Currently, Race Bank has installed 91 turbines that generate more than 570 MW of wind power capacity. Not only that but they currently own over 4,000 offshore wind turbines that span across 11 countries—with plans to add more in the near future.
As it Stands Now
Companies see the momentum for the continued development of floating offshore wind technology is taking off. FOW farms are only going to grow increasingly attractive to investors. With that said, companies around the world are gearing up to establish floating wind farms to generate nearly 237 MW of capacity by the year 2020.
Not only that but the results from Equinor’s Scottish FOW farm were extremely positive. It surpassed expectations at 65% electricity capacity. It also took a beating from Hurricane Ophelia and Storm Caroline but began operating again once it was turned back on without any problems at all.
It’s important to note that up until recently, offshore wind farms were limited to relatively shallow waters but the open ocean offers far more power to be harnessed. To make this possible to achieve, some of the key innovations engineers need to focus on would be to design wind turbines that are economical and capable of operating in deeper water sites. The turbine technology needs to be able to withstand extremely harsh weather conditions.
Other industries are beginning to follow the initial trend by preparing to meet the need for tools, such as turbine inspection toolmaker, SPI Borescopes. SPI Borescopes is a groundbreaking leader in the borescope industry, supporting the need for nondestructive inspection tools that allow maintenance engineers to work quickly and efficiently.
Governments are backing corporations that continue to improve the technical aspects of FOW capabilities. For example, France set its goal to be at 33% renewable energy in the next decade. Nuclear power is being phased out as it puts its focus on advancing BFOW and FOW energy farms.
The United States is also working to transition into deeper waters. Since nearly 90% of the United States OCS wind energy resource happens in waters deeper than its current turbine technology can be deployed, engineers are currently developing floating platforms capable of operating in deep waters.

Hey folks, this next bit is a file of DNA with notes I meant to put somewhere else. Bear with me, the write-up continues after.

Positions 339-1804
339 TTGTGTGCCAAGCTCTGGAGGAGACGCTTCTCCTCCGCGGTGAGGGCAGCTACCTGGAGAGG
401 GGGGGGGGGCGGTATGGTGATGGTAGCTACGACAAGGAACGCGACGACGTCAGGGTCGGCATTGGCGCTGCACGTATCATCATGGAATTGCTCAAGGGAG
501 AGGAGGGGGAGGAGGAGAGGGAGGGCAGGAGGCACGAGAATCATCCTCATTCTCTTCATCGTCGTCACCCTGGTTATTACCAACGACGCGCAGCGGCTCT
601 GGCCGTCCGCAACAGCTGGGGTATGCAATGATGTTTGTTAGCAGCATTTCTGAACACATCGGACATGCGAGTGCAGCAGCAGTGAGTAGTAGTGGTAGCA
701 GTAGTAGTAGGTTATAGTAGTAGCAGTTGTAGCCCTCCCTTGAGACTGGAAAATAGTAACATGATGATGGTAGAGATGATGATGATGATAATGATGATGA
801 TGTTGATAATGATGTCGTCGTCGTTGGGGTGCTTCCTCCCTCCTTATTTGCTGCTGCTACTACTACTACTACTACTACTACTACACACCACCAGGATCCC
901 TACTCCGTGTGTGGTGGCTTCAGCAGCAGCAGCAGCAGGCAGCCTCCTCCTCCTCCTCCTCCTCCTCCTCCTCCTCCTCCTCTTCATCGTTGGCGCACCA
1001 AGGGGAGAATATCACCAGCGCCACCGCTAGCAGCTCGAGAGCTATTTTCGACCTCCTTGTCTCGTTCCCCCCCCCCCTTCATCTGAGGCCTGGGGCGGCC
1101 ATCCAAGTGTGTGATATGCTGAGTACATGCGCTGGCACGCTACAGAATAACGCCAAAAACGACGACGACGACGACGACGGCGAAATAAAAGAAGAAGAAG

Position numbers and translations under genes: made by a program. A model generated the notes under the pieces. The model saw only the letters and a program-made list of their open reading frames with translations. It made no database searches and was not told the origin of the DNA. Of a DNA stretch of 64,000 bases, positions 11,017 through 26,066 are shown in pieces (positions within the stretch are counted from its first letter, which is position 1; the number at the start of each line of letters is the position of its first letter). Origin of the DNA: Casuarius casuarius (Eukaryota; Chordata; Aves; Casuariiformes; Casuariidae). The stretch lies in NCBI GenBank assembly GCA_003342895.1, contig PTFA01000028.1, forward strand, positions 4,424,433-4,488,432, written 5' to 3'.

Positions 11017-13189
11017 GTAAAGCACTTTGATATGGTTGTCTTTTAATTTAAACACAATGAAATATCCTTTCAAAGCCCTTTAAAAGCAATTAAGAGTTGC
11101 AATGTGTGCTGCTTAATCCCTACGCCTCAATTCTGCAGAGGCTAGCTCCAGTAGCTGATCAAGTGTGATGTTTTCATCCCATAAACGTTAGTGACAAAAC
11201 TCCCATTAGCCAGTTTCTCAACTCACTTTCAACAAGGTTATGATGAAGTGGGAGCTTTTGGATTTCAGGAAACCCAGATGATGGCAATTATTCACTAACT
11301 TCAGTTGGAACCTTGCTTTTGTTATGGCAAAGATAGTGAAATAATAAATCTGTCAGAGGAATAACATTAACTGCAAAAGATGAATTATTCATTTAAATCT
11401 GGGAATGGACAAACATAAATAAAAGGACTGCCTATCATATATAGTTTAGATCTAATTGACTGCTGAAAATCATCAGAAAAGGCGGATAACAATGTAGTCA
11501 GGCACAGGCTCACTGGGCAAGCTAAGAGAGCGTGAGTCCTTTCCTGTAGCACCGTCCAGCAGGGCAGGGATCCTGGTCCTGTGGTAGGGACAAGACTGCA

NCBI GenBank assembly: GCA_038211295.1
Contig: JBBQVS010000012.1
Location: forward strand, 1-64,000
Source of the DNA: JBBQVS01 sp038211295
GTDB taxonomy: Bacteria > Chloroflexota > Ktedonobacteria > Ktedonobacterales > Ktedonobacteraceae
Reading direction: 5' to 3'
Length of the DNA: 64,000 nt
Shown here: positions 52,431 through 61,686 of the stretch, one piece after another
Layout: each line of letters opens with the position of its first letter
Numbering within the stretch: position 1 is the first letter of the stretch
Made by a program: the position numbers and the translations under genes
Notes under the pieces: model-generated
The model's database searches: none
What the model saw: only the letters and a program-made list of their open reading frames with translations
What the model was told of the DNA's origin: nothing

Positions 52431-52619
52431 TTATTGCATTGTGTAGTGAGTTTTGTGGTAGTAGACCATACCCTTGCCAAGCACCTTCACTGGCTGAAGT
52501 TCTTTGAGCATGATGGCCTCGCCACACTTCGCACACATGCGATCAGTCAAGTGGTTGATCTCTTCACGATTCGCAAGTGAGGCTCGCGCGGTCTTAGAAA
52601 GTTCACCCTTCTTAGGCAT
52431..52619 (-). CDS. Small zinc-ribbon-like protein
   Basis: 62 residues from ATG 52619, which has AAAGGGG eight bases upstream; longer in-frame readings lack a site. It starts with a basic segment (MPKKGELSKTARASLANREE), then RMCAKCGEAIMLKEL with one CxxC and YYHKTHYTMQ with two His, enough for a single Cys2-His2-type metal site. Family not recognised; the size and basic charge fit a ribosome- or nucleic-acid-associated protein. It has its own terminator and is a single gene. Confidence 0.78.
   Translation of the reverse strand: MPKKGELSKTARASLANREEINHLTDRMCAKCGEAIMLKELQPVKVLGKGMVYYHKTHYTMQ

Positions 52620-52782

Governments and companies around the world are committed to building structurally sound FOW farms that comply with international standards and are of the highest quality, particularly in the form of safety.
The Future of Offshore Wind Energy
As pollution grows, so do the tremendous costs associated with poor quality of life and chronic diseases as a result of air pollution. Risk of stroke, asthma, lung cancer, and heart disease are just a few of the risks faced by populations around the world, particularly those in densely populated and polluted regions.
By continuing to improve floating offshore wind energy technology, we can limit our dependence on the same fossil fuels we require to power the gadgets, homes, hospitals, and much more. As the development and operation of floating offshore wind farms improve, the cost will steadily decline, which saves money for businesses and families alike.
Renewable power produced by floating offshore wind turbines can be done safely without taking up additional land. There’s no doubt that commercial-scale offshore wind facilities are a game changer for companies and governments around the world looking for better and safer methods for generating the energy we need.